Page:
IF YOU HAVEN’T TUNED ONE OF YOUR guitars to open G yet (D, G, D, G, B, D low to high), you’re missing out! Last month, Bob Brozman showed us how to play a righteous fingerstyle blues using simple, two-note shapes. As promised, this lesson goes global.
“These chords are found in so many kinds of music,” says Brozman. “For example, they work great for Hawaiian music.” He plays the swinging Ex. 1, an awesome V-IV-I turnaround in G. Use a little palm muting on the low notes to maintain thumpitude and snap the high notes to make them jump out. Get comfortable with the moves in these four bars and you’ll find it easy to riff through entire tunes that follow these types of changes. Partake in a little poi and pakalolo and you in da islands already, brah!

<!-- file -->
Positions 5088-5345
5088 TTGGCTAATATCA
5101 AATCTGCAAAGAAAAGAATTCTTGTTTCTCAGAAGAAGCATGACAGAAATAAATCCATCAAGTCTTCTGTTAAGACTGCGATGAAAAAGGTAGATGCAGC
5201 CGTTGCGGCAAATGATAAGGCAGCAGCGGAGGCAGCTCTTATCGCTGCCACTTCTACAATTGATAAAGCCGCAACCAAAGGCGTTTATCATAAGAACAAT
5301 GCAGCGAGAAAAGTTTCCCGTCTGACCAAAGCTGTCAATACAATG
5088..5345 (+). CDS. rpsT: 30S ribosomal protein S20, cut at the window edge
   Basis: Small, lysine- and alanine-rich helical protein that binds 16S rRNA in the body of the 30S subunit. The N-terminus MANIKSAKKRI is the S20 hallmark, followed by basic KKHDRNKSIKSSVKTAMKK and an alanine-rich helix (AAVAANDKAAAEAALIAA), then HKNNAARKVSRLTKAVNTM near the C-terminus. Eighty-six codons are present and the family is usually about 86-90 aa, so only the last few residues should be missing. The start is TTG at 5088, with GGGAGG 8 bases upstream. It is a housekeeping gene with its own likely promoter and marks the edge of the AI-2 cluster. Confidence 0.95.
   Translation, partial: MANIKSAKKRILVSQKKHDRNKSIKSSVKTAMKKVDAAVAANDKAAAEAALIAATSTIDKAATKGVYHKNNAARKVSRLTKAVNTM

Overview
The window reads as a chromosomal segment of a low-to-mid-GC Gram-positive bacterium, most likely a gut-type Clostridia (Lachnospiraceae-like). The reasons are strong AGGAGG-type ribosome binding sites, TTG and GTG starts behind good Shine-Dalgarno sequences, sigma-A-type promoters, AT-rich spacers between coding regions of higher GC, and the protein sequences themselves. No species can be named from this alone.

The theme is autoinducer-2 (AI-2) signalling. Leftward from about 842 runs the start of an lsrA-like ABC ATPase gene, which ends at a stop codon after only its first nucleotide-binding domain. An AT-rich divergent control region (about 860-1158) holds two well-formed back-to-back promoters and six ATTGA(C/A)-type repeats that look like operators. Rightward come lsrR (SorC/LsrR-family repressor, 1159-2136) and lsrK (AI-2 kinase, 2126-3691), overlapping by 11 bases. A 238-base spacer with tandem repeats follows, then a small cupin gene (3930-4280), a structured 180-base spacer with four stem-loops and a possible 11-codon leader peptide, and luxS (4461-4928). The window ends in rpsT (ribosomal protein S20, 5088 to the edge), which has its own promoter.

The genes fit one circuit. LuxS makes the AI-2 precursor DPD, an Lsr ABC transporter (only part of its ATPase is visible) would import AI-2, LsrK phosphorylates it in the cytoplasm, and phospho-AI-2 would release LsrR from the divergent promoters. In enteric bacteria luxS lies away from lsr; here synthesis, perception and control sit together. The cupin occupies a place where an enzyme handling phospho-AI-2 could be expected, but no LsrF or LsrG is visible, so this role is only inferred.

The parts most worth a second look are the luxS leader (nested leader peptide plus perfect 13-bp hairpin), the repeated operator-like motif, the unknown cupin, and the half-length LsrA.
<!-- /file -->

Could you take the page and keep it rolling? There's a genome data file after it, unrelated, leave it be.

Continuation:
Brozman then takes us halfway around the world with the sprightly Ex. 2, showing how with a different groove and attack, these shapes work for African music. Clip the notes short and hit them hard for the proper feel. This one moves pretty fast the way Brozman plays it, but start slow and tap your foot. The muted “scritches” in the 1st bar keep the line percussive and lively and also make it easier to change positions smoothly.
“With these exact same two-note mini chords,” he continues, “we can play Mexican music. He gets the fiesta started with Ex. 3. To get the tone you hear on the companion video, Brozman strikes the double-stop triplets with his thumbpick way up on the neck, giving the notes a tinny, tinkly sound. As with Ex. 2, our double-stops here are on adjacent strings, but it all still adds up to a harmonized G major scale. This example is the first one we’ve seen that doesn’t involve bass notes, but once it’s comfortable, there is nothing to stop you from accompanying yourself. Just about any of the open low strings are fair game because, as Senor Brozman tells us, “The background of the tuning makes everything sound good.”
Check out another feature from this GP Flashback series: Paul Simon, June 1970 . BONUS: Phil Ramone In The Studio With Paul Simon!